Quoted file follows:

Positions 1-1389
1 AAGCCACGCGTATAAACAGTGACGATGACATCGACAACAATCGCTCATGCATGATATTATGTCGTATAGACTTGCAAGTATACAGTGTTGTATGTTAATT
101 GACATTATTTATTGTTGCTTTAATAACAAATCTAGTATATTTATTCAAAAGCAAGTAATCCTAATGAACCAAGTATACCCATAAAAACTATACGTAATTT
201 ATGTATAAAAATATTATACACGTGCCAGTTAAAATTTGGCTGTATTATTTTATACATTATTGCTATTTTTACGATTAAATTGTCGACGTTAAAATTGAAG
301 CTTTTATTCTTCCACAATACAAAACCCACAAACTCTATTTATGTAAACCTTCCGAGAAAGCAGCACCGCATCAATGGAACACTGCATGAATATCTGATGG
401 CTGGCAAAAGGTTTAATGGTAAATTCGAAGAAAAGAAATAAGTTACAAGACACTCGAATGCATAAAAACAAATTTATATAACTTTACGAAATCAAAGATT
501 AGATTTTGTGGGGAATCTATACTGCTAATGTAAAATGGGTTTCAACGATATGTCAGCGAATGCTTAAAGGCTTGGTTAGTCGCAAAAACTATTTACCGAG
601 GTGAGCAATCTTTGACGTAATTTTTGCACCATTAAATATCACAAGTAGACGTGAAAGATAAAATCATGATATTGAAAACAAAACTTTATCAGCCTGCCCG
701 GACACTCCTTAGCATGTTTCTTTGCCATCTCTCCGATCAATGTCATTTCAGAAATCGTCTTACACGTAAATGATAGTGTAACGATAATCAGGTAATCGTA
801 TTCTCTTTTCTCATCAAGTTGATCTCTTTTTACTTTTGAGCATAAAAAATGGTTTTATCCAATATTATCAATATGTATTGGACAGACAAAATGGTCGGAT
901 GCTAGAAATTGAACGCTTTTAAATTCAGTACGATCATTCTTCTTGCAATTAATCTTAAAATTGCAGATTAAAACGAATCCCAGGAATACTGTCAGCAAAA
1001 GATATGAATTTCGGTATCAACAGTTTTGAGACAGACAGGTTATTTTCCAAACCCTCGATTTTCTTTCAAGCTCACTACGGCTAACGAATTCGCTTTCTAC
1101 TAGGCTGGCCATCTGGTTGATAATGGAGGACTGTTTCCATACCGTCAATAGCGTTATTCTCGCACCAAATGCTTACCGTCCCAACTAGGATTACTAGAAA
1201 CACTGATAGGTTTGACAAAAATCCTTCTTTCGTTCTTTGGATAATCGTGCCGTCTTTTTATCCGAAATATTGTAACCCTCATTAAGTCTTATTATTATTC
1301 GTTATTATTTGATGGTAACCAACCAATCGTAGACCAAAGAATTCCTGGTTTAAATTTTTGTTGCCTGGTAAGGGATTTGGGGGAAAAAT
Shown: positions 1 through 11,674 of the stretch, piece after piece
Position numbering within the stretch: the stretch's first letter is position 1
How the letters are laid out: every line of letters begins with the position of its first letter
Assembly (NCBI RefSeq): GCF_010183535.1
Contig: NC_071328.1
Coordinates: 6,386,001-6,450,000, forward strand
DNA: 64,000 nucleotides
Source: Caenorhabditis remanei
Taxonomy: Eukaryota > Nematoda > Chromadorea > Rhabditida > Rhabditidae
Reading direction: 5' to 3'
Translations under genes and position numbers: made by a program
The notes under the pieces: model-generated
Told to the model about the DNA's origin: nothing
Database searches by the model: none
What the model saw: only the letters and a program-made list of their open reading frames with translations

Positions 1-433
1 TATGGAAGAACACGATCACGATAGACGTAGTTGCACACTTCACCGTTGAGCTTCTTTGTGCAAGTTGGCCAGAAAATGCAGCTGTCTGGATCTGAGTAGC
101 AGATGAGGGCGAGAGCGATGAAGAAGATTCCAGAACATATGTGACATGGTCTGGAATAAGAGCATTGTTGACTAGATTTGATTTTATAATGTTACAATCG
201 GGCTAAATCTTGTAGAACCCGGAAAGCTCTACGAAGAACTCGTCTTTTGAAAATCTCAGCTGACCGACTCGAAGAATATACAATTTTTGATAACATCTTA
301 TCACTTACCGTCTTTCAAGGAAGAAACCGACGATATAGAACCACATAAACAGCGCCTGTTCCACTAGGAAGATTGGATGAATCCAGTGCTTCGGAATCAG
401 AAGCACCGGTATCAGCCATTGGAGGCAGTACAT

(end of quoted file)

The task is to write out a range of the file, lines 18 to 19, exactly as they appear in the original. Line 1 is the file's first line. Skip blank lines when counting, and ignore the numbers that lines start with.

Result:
How the letters are laid out: every line of letters begins with the position of its first letter
Assembly (NCBI RefSeq): GCF_010183535.1